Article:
Dopamine, Mood, Movement and Exercise

2) Kettlebells are here to stay

Every year, more and more people learn about kettlebells and they are here to stay. Kettlebells are not new, and have been used for well over 300 years.

The kettlebell appears in a 1704 Russian Dictionary (Cherkikh, 1994). I love KBs, but I agree that they are NOT the ONLY implement to use. If you only use KBs–great, but it is not a requirement. KBs provide a great way to perform many great exercises like KB swings, KB snatches, presses, cleans, etc.

Just make sure to find a good instructor to show you have to use them properly. And be sure to stay far far away from jokers like this below (click on it to open)

Kettleworx As Seen on KARE 11 TV Can Kiss My….

3) Painful hands on (massage) work will be used less
As more people investigate the nervous system, there will be less and less use of painful techniques for hands on work.
Creating pain is NOT needed to get the desired result
, and many times it may be going in the wrong direction.

If you are trying to get OUT of pain, why would you do things that put you IN pain?

If you come in to see someone and complain about a painful right shoulder, I could take a hot poker and stab your right ankle with it. The pain in your right shoulder will feel much less. I know this is an extreme example (and no I don’t use red hot pokers or branding irons) , but the idea is similar.

Despite popular belief, even scar work does NOT need to be painful. I’ve had great scar work done on myself and none of it was painful.

If someone wants to use an implement on you, I would politely pass. Check that, I would actually get up off the table and run out the door as fast as you could. Send a check in the mail for payment later.

You don’t need someone with a dull spoon digging around your rotator cuff area. It is true that these techniques can result in temporary relief, but long term I believe there is a better way. cough cough, insert Z Health Level 4 plug here.

Don’t try to blow up the safe when you just need the correct combination to open the door.

For more info, see the links below
Myth Busters: Painful Soft Tissue Work

4) Mechanical vs Neurological Solutions
The current trend seems to still be in the mechanical realm for performance and pain reduction. Oh, your hip flexors are “tight” and that further causes your glutes to be inhibited (reciprocal inhibition) so we need to stretch your hip flexors and strengthen your glutes.

While I believe you can get good results with this approach in many cases, but remember that the WHOLE body is HIGHLY INTEGRATED and it is very rarely that simple (although sometimes it is). We need to take a WHOLE BODY approach. Many times I see hip flexor and glute issues traced back to the feet/ankles being goofed up.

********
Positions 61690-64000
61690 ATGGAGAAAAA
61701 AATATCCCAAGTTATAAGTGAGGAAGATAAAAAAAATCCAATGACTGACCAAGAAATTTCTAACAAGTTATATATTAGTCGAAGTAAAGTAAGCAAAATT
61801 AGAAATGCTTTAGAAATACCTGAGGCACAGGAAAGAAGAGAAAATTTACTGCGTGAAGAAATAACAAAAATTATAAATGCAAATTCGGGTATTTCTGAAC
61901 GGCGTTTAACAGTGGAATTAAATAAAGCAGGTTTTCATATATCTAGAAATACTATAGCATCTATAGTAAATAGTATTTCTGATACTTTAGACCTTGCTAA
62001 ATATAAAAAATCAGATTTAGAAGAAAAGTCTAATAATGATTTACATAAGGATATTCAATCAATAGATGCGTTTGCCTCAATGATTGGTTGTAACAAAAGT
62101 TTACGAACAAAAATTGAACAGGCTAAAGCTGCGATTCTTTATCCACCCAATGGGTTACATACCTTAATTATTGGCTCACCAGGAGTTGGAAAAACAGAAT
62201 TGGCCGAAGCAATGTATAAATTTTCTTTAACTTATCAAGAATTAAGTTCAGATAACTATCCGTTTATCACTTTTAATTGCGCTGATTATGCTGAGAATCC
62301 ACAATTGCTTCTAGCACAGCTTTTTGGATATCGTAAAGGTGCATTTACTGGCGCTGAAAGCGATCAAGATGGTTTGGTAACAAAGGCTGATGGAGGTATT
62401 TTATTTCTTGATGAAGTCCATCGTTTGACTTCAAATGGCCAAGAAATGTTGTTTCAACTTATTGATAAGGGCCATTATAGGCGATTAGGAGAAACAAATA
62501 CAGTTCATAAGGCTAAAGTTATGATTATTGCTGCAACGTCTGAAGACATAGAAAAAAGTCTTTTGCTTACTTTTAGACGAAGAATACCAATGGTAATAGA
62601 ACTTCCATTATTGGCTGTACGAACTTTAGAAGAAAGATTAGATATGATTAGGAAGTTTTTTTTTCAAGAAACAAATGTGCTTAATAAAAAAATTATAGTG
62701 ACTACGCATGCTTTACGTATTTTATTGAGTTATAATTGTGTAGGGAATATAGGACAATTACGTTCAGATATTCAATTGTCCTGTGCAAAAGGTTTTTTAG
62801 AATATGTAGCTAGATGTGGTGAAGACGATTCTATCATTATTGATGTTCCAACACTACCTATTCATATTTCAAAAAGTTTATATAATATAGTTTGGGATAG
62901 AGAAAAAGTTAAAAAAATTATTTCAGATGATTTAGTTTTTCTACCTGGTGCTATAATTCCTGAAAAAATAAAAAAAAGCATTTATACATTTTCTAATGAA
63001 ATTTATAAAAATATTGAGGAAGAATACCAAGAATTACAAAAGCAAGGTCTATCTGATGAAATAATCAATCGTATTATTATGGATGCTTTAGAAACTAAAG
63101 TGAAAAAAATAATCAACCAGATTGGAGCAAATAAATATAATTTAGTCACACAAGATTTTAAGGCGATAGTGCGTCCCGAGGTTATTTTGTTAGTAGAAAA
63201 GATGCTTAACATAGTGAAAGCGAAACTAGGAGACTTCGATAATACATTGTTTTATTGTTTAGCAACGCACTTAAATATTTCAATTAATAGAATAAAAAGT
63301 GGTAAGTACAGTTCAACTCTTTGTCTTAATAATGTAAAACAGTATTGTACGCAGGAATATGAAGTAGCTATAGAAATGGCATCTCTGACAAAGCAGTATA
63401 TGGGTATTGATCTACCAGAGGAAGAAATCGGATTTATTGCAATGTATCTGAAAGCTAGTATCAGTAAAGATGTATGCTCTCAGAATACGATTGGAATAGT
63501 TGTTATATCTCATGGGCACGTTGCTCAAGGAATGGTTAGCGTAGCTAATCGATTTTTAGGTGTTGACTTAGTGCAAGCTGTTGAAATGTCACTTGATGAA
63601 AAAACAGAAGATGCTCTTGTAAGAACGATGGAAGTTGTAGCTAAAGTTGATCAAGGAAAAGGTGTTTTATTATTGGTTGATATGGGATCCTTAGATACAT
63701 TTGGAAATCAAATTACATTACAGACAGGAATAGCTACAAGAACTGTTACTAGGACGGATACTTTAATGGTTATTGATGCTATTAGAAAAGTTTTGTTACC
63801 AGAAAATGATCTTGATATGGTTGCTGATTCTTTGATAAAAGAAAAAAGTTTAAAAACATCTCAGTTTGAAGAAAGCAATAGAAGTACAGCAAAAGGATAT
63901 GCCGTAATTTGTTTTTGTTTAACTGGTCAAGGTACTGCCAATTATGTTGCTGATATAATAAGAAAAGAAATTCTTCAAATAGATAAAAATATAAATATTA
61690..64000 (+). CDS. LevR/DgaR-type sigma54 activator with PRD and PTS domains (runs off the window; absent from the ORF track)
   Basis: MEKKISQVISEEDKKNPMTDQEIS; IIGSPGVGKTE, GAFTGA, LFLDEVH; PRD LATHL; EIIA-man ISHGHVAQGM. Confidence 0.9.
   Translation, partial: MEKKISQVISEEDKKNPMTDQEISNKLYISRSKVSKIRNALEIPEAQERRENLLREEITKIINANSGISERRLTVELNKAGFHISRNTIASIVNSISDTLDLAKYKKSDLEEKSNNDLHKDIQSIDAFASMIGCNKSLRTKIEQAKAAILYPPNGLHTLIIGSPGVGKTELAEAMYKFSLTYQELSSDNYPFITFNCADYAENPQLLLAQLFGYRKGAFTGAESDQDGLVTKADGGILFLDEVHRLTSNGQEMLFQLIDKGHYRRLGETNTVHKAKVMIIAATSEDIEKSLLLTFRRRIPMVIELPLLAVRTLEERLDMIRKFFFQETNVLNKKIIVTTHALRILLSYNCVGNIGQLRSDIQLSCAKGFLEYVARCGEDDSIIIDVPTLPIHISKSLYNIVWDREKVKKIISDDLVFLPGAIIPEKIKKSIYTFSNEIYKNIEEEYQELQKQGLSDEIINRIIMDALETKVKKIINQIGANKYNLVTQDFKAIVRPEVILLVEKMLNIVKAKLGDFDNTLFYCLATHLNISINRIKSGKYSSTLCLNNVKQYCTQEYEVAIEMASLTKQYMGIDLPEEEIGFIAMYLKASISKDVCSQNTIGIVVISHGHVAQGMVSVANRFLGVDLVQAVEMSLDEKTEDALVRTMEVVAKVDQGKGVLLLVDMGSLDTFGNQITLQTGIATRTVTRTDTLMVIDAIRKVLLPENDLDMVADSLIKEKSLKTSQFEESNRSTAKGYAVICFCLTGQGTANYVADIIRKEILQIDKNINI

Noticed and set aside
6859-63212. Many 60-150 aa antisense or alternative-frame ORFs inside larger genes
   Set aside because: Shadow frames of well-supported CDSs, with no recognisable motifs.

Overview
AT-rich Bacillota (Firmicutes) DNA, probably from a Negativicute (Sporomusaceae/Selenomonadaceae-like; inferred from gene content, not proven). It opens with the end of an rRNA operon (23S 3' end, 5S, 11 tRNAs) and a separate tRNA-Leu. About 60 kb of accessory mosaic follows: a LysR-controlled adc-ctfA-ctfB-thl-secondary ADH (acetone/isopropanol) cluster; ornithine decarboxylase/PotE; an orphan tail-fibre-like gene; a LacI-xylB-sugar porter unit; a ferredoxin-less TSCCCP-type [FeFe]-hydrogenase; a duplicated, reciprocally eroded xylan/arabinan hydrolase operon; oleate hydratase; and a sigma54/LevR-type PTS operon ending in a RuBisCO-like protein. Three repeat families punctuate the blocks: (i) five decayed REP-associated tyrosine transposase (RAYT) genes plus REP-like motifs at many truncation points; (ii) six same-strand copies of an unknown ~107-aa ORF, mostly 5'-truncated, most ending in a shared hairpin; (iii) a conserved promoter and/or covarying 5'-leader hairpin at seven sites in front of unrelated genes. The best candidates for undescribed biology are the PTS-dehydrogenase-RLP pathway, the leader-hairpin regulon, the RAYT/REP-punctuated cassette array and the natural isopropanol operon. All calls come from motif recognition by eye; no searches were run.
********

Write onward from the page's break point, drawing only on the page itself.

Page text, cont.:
A pure biomechanical approach will provide some results, but at some point you will run into a ceiling (stole that one from Dr. Cobb). At some point we need to think WHY is a certain muscle tight/weak, etc and we end up at the nervous system.

The nervous system is what is TELLING the muscles to be tight, so for OPTIMAL results we need to use a system that targets the nervous system (hence, why I love Z Health, I know some are tired of hearing that by now).

If you believe that the nervous system holds all the keys, and most will agree with that, why would you go back to a pure biomechanical approach then?

When I started college many years ago (ok, it was 1992 and I suddenly feel old now since I am STILL in freaking college.) I was convinced that the biomechanical approach was the best and even completed a MS in Mechanical Engineering focusing on biomechanics. I soon realized that I needed to go further upstream into the brain and nervous system since that is what is really controlling the show! Hence that part about me still being in college.

5) Vision Training will be more mainstream
Rumor has it that Nike has a vision training system due out in 2009. Most people think of vision as only visual acuity (how well you can see the numbers and letters at the doc’s office). I am 20/20, so I am all good, right?" onclick="javascript:urchinTracker('/outbound/3._br_/');">

There are actually many more components to vision such as the ability to see in 3D (since we have 2 eyes), the ability to switch from a close to a far target (looking up from my laptop here my eyes have to change focus to see who is walking towards me for example) and other components.

Remember that the eyes are controlled by MUSCLES! Muscles can be trained.

Keep in mind the SAID principle—-ALL visual work will have to be made SAID specific as part of the progression! This point will most likely be lost. Z Health S Phase contains many many great visual training skills. Drop me a line if you are interested—awesome stuff

I have more predictions, but you will have to sign up to my newsletter by entering your name and email in the box on the upper right hand side. Do so by this coming Monday, March 23 at noon CST as I will be sending out my newsletter with the rest of list then.

I promise I will NEVER send you any spam because I hate stupid spam.

That is it for my crystal ball look into 2009. What are your predictions/thoughts? Agree or disagree? Am I off my rocker completely?